Genesis 38:11-30: Pointing the finger.

“Judah then said to his daughter-in-law Tamar, ‘Live as a widow in your father’s household until my son Shelah grows up.’ For he thought, ‘He may die too, just like his brothers.’ So Tamar went to live in her father’s household. 12 After a long time Judah’s wife, the daughter of Shua, died. When Judah had recovered from his grief, he went up to Timnah, to the men who were shearing his sheep, and his friend Hirah the Adullamite went with him. 13 When Tamar was told, ‘Your father-in-law is on his way to Timnah to shear his sheep,’ 14 she took off her widow’s clothes, covered herself with a veil to disguise herself, and then sat down at the entrance to Enaim, which is on the road to Timnah. For she saw that, though Shelah had now grown up, she had not been given to him as his wife. 15 When Judah saw her, he thought she was a prostitute, for she had covered her face. 16 Not realising that she was his daughter-in-law, he went over to her by the roadside and said, ‘Come now, let me sleep with you.’ ‘And what will you give me to sleep with you?’ she asked. 17 ‘I’ll send you a young goat from my flock,’ he said.‘Will you give me something as a pledge until you send it?’ she asked.18 He said, ‘What pledge should I give you?’‘Your seal and its cord, and the staff in your hand,’ she answered. So he gave them to her and slept with her, and she became pregnant by him. 19 After she left, she took off her veil and put on her widow’s clothes again.20 Meanwhile Judah sent the young goat by his friend the Adullamite in order to get his pledge back from the woman, but he did not find her. 21 He asked the men who lived there, ‘Where is the shrine-prostitute who was beside the road at Enaim?’‘There hasn’t been any shrine-prostitute here,’ they said.22 So he went back to Judah and said, ‘I didn’t find her. Besides, the men who lived there said, “There hasn’t been any shrine-prostitute here.”’23 Then Judah said, ‘Let her keep what she has, or we will become a laughing-stock. After all, I did send her this young goat, but you didn’t find her.’24 About three months later Judah was told, ‘Your daughter-in-law Tamar is guilty of prostitution, and as a result she is now pregnant.’Judah said, ‘Bring her out and let her be burned to death!’25 As she was being brought out, she sent a message to her father-in-law. ‘I am pregnant by the man who owns these,’ she said. And she added, ‘See if you recognise whose seal and cord and staff these are.’26 Judah recognised them and said, ‘She is more righteous than I, since I wouldn’t give her to my son Shelah.’ And he did not sleep with her again.27 When the time came for her to give birth, there were twin boys in her womb. 28 As she was giving birth, one of them put out his hand; so the midwife took a scarlet thread and tied it on his wrist and said, ‘This one came out first.’ 29 But when he drew back his hand, his brother came out, and she said, ‘So this is how you have broken out!’ And he was named Perez. 30 Then his brother, who had the scarlet thread on his wrist, came out. And he was named Zerah.”NIV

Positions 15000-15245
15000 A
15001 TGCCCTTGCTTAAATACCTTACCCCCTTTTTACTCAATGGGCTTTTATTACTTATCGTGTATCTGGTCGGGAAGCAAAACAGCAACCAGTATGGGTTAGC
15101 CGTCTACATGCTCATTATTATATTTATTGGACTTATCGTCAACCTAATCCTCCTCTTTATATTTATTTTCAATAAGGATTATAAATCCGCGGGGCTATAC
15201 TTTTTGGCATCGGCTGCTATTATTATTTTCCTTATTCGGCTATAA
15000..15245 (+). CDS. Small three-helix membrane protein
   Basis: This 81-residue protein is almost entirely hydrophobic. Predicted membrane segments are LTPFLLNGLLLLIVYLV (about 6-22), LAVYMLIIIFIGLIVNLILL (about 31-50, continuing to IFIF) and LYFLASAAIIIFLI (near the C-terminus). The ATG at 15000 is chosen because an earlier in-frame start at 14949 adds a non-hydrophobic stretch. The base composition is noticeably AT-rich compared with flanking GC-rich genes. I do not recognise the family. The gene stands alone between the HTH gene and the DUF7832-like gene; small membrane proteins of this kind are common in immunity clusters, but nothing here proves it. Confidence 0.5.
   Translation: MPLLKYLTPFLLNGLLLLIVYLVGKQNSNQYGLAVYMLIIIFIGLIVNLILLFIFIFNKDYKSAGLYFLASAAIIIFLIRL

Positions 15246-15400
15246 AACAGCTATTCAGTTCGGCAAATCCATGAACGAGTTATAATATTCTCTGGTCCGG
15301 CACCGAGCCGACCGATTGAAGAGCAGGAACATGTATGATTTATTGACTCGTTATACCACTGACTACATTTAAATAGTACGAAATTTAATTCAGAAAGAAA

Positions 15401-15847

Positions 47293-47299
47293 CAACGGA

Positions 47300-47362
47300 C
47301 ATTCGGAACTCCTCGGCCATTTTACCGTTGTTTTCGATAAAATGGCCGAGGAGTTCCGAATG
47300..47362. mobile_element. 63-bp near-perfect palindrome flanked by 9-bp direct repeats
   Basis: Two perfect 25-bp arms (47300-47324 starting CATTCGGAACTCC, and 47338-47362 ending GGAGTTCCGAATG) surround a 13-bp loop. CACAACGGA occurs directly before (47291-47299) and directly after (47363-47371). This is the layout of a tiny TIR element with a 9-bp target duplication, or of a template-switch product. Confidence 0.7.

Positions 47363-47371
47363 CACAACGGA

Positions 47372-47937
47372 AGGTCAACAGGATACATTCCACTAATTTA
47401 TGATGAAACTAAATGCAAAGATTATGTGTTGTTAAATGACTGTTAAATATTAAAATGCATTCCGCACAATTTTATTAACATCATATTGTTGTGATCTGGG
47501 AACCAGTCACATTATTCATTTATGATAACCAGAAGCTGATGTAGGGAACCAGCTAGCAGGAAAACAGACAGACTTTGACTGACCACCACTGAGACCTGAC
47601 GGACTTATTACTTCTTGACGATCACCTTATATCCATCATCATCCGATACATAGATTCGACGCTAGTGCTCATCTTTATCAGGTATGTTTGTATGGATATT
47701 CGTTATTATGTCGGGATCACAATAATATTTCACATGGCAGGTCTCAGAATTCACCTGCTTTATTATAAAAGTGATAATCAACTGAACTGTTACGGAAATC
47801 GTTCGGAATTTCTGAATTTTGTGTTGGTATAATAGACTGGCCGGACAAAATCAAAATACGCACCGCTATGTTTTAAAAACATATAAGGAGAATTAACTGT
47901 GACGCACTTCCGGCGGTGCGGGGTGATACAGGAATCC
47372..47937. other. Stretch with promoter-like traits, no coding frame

It’s been said that whenever you point a finger at someone else, you point three back at yourself. Why is it that we condemn so vehemently the sins in others we know to be in ourselves (24)? Judah was outraged at the misbehaviour of his daughter-in-law, but didn’t seem concerned about his own antics. At least, not until he was forced to take a look in the mirror (26). Judah did not intend to commit incest, but he was okay, it appears, with fornication. Gordon Wenham, in the ‘New Bible Commentary’, suggests one reason for the inclusion of this story, at this point in Genesis, is to prepare the way for the softer Judah we run into in chapter 44. He was severely chastened, it would seem, by this experience. He got his fingers badly burned.

When we fail to do right by others, we may be the cause of their stumbling. I don’t say this to excuse Tamar’s conduct. She didn’t have to do what she did. But Judah toyed with her regarding his son ‘’Shelah’’ (11, 26). He fuelled her sense of desperation; drove her into a corner. Doesn’t it encourage you, though, to see Tamar in the genealogy of Jesus (Matthew 1:3)? The characters we read about in the Bible are not paragons of virtue, but many of them stand out as ‘monuments of mercy’, as someone put it. Jesus came to save the ‘Tamar’s’ of this world; He came to save the likes of you and me.

PRAYER: Thank you Lord, for your ‘amazing grace’.